[tahoe-dev] privacy bug with google chart api
warner at lothar.com
Sat Jul 24 21:00:31 UTC 2010
On 7/24/10 1:04 PM, Greg Troxel wrote:
> I was very surprised to see requests to
> From the web UI. It seems that while one can argue that sending the
> hash of a serverid is not tha big a deal, it still reveals the IP
> address of a tahoe client to google.
Hm, yeah, I see what you mean. The chart API is only used on the "recent
uploads and downloads" portion of the human-facing webapi, specifically
the "map-update" phase of a mutable-file publish or retrieve. It reveals
three things to google:
* a truncated version of the serverids that were used for a given
mapupdate (as labels for certain graph rows)
* the number of mapupdate operations this node has performed since boot
(in the Referrer URL)
* the internet-visible IP address of the web browser you're using to
view that page (possibly the exterior address of a NAT box)
In return, we get an easier-to-view timeline of how servers responded
during the map-update operation, which only took me a day to implement.
I looked around briefly for a python-side way to build those sorts of
graphs (PIL comes to mind, but pure-python would be easier, as our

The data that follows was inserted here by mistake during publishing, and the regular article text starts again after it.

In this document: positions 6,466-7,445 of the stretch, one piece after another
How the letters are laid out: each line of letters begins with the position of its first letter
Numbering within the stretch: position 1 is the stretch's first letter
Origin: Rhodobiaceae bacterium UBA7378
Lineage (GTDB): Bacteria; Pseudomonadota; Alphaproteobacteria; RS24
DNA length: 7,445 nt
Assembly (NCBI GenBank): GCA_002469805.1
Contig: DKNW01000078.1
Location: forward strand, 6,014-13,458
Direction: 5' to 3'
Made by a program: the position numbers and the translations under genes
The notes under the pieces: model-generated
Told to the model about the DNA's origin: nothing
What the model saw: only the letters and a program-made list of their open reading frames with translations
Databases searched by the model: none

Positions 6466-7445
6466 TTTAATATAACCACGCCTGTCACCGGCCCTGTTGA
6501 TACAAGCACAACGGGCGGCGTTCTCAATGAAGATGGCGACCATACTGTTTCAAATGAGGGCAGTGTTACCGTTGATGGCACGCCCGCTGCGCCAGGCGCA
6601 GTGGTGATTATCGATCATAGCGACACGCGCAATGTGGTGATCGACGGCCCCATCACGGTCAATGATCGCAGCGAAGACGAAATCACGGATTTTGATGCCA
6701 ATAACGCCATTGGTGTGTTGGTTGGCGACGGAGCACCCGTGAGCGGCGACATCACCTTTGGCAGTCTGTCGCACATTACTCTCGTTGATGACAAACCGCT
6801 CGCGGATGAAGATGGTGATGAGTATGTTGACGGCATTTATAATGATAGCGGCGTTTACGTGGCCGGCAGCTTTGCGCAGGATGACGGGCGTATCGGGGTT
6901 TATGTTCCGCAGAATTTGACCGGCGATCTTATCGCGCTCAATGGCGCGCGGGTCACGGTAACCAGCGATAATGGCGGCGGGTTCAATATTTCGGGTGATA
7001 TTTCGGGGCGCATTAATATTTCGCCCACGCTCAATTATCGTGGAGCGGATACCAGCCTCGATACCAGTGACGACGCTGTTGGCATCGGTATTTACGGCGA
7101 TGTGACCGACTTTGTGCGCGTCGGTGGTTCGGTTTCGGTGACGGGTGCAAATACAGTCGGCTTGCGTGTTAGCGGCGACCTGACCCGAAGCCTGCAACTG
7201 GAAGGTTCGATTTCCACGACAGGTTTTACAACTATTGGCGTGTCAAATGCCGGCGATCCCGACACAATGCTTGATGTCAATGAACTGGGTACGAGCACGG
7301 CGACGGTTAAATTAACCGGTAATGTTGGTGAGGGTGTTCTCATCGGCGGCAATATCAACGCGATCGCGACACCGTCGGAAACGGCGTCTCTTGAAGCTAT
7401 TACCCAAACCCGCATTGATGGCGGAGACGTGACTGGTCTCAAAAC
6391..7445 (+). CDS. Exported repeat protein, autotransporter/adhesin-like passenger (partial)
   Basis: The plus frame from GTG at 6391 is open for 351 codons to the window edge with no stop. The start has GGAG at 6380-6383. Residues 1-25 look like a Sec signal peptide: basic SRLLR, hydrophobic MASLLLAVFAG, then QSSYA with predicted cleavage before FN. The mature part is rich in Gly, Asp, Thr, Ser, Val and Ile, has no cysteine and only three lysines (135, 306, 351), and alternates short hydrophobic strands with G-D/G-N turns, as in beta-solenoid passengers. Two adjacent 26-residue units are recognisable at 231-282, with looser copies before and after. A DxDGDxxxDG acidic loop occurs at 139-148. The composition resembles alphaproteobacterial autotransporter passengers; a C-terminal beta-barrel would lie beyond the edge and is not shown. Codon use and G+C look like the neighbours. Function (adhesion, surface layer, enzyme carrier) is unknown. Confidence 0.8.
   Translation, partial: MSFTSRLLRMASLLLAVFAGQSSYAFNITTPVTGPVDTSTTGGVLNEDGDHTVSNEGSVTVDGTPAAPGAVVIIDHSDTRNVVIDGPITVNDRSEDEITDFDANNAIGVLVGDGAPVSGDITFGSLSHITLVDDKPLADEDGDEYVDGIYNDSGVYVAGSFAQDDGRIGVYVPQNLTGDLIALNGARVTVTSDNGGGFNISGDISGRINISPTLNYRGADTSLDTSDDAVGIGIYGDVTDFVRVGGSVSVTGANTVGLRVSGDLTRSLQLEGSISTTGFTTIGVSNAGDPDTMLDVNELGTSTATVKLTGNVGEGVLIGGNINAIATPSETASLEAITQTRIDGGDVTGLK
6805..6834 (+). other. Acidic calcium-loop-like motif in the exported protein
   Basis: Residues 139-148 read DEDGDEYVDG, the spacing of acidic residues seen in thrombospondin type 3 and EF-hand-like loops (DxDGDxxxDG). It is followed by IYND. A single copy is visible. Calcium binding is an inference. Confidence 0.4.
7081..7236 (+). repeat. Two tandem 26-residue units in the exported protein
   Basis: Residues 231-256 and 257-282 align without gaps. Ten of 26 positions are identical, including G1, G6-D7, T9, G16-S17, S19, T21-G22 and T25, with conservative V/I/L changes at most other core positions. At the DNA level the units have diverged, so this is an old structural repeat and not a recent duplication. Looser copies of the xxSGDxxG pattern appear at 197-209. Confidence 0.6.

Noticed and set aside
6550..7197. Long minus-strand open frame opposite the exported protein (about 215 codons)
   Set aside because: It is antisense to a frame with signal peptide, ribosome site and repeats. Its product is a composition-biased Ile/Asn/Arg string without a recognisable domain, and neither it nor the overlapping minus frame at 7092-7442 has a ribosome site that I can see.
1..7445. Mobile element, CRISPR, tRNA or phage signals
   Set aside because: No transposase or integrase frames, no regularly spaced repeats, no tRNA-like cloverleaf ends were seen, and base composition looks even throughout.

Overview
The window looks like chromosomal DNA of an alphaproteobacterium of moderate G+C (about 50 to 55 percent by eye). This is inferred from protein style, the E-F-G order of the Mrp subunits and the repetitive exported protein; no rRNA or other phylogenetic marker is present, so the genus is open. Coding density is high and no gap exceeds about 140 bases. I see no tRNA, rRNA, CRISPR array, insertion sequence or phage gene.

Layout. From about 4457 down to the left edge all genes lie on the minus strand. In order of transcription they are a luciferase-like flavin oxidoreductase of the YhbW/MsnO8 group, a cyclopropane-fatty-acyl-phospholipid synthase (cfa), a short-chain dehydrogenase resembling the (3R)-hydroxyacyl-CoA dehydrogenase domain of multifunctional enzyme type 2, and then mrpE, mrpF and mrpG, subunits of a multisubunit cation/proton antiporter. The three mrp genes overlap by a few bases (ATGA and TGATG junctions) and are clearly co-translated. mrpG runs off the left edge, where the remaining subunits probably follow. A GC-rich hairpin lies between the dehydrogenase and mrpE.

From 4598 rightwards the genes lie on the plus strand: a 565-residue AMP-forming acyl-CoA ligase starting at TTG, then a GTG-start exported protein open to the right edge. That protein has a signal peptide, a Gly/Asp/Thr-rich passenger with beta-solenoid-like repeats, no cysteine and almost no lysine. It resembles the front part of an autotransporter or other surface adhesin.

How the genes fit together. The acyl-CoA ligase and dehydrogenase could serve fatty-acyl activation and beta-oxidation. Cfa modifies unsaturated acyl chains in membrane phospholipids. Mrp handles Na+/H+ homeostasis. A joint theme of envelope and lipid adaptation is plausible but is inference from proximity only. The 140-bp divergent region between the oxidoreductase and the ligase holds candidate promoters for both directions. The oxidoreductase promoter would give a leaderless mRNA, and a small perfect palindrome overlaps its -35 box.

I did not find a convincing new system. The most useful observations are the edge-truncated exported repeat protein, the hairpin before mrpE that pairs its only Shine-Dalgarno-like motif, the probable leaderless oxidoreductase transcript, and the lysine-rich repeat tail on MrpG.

dependency set is already getting out of hand), but it looked like it'd
be harder to get running then the google chart api.
> By default, I think the web UI should not generate any off-machine
> traffic (other than what's necessary to do the tahoe ops requested).
Yeah, I'd be happy to see that graph generated by something else. I'd
also like to see graphs like that on all of our upload/download-status
pages, not just mutable mapupdate. In particular, I've been putting off
some #798 new-downloader work (the "OVERDUE" state machine, and the
slow/fast-server selection code) until I've got better visualization
tools to guide the changes.
provides a zoomable scrollable timeline widget, but I had some problems
making it work correctly. A library like that would require Tahoe web
clients to enable JS (which I've been avoiding for years now), but it
wouldn't involve any external servers.
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